if  the  cost  per  home  decreased  to  $125,000  it  would                                                                    
substantially lower the $1.4 billion figure.                                                                                    
Ms.  Kostik  agreed.  The  current   math  was  based  on  a                                                                    
traditional centralized pipe system  and not a new approach.                                                                    
The math had  not yet been done, but the  reduction per home                                                                    
would dramatically decrease the $1.4 billion.                                                                                   
9:50:21 AM                                                                                                                    
Ms. Kostik  moved to  slide 12 related  to the  Alaska Water                                                                    
and Sewer  Challenge Project. She detailed  that the project                                                                    
had  started five  or six  years earlier  as a  research and                                                                    
development  project. She  reported  that there  had been  a                                                                    
capital  appropriation by  the legislature  about six  years                                                                    
back that  kicked the project  off. The project  had started                                                                    
off with  six teams  that were given  criteria for  what the                                                                    
system needed  to do,  and they had  all worked  up designs.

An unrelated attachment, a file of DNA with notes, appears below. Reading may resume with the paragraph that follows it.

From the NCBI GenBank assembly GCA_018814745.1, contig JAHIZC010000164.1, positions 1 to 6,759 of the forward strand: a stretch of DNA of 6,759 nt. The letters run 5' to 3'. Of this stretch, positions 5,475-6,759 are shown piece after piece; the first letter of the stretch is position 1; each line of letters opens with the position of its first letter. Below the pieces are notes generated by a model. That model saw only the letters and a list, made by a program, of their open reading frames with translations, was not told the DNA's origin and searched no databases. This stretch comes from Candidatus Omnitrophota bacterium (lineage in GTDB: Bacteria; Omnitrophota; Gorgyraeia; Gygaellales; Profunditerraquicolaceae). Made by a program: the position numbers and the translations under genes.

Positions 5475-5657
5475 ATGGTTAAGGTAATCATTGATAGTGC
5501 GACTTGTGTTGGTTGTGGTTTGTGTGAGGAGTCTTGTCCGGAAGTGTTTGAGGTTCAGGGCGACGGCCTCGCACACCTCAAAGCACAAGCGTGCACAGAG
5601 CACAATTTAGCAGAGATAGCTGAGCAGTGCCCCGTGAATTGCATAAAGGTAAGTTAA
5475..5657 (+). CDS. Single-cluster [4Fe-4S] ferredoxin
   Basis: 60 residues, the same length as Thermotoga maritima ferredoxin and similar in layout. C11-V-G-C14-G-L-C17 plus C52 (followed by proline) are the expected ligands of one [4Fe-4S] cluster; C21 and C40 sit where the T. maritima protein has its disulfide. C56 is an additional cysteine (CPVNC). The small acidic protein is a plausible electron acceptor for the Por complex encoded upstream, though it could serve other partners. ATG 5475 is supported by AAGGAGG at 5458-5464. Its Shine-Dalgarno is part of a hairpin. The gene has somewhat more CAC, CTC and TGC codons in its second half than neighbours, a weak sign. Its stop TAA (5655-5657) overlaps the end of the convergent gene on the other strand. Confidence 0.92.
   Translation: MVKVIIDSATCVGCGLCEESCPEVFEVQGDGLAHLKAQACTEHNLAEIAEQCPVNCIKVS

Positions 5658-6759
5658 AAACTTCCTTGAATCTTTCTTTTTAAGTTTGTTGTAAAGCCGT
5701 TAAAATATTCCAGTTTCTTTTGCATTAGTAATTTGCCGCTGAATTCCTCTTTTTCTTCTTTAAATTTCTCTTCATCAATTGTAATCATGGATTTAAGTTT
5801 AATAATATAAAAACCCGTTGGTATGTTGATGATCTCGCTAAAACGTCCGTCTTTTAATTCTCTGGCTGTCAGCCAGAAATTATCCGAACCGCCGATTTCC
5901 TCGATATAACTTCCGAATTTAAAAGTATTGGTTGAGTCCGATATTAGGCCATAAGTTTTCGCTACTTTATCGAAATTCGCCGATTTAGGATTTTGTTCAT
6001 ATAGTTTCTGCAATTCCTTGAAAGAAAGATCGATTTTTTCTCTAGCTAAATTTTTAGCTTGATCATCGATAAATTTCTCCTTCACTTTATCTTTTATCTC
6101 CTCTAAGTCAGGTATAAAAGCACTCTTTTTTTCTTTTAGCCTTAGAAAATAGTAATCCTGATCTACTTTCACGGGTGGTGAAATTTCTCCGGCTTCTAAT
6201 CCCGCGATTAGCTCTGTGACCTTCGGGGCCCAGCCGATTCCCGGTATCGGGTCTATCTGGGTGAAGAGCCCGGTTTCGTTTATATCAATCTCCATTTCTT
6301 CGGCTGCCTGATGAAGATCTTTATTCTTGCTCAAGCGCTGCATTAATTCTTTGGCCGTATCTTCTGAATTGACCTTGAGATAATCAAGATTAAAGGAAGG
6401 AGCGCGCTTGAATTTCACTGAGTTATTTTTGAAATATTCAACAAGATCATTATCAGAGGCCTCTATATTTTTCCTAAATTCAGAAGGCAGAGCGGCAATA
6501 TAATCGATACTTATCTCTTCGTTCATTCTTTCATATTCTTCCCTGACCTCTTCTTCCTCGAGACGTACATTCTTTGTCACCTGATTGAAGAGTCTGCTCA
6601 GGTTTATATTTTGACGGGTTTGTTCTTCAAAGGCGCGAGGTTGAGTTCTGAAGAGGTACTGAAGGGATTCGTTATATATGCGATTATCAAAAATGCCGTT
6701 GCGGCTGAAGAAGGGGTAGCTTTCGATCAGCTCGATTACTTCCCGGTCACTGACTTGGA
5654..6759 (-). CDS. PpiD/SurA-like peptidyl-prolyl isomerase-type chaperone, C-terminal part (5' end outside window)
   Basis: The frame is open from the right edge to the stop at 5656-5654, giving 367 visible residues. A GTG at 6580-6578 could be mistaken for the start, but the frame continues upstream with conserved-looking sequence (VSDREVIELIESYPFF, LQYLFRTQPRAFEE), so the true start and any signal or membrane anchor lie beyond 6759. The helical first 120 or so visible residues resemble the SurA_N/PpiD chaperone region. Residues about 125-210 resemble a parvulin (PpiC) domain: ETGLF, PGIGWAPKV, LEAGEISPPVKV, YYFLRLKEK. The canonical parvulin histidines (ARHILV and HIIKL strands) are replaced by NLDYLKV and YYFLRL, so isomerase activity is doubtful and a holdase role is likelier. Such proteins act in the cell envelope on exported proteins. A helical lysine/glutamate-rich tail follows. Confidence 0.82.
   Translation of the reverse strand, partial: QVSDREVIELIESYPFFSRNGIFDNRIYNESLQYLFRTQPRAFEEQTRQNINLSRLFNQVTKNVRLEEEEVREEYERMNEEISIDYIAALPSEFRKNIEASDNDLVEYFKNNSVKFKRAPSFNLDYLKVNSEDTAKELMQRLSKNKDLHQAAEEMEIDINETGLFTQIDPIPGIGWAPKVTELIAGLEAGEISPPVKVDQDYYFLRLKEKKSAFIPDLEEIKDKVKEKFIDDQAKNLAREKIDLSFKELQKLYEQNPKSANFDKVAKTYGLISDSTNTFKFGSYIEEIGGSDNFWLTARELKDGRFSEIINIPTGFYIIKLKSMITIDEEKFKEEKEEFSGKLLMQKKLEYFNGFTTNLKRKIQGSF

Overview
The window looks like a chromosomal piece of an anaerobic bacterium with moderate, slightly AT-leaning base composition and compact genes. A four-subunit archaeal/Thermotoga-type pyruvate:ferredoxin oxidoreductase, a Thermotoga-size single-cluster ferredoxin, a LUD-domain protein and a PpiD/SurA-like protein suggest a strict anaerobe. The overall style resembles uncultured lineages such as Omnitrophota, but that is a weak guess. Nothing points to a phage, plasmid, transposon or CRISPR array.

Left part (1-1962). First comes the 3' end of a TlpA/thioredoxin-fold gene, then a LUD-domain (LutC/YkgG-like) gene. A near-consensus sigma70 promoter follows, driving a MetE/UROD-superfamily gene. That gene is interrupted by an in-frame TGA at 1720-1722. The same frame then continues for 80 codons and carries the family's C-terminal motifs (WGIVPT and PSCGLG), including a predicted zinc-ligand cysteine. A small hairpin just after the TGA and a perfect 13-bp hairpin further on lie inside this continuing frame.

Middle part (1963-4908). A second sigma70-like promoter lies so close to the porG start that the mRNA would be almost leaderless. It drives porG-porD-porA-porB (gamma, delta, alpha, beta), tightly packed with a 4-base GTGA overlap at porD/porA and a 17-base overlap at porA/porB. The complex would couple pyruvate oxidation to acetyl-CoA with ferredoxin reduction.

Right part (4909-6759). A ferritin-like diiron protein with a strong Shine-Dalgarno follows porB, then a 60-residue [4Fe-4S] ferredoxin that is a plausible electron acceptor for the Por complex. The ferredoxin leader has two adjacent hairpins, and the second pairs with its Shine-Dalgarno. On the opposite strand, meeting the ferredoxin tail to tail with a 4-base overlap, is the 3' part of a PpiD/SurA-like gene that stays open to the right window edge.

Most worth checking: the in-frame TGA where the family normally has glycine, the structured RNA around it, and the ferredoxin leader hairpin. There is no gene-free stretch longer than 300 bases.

The  department had  selected two  or three  teams that  had                                                                    
developed  prototypes.   One  successful  system   had  been                                                                    
selected pertaining  to water recycling  - it  was currently                                                                    
under a  testing phase. The hope  was to test the  system in                                                                    
villages in the coming year.  In addition to having a system                                                                    
that met  the needs and  recycled a certain amount  of water                                                                    
every  day, it  was important  to ensure  the community  had                                                                    
buy-in and  would use the  system. She explained  the system                                                                    
would be  installed in  some homes  to determine  how people                                                                    
liked it and if it worked.                                                                                                      
Ms.  Kostik explained  that the  system  required a  minimal                                                                    
amount  of  water each  day  and  recycled gray  water  from                                                                    
laundry,  dishes, showering,  and washing  hands. The  water                                                                    
would be  recycled for use  on those types of  services. She                                                                    
clarified  that  the  system  was  not  currently  meant  to                                                                    
recycle  the water  into drinking  water,  but perhaps  they                                                                    
would reach that point in the future.                                                                                           
Co-Chair  Wilson  asked why  a  community  would not  use  a                                                                    
Ms. Kostik answered that the system  had not been shown to a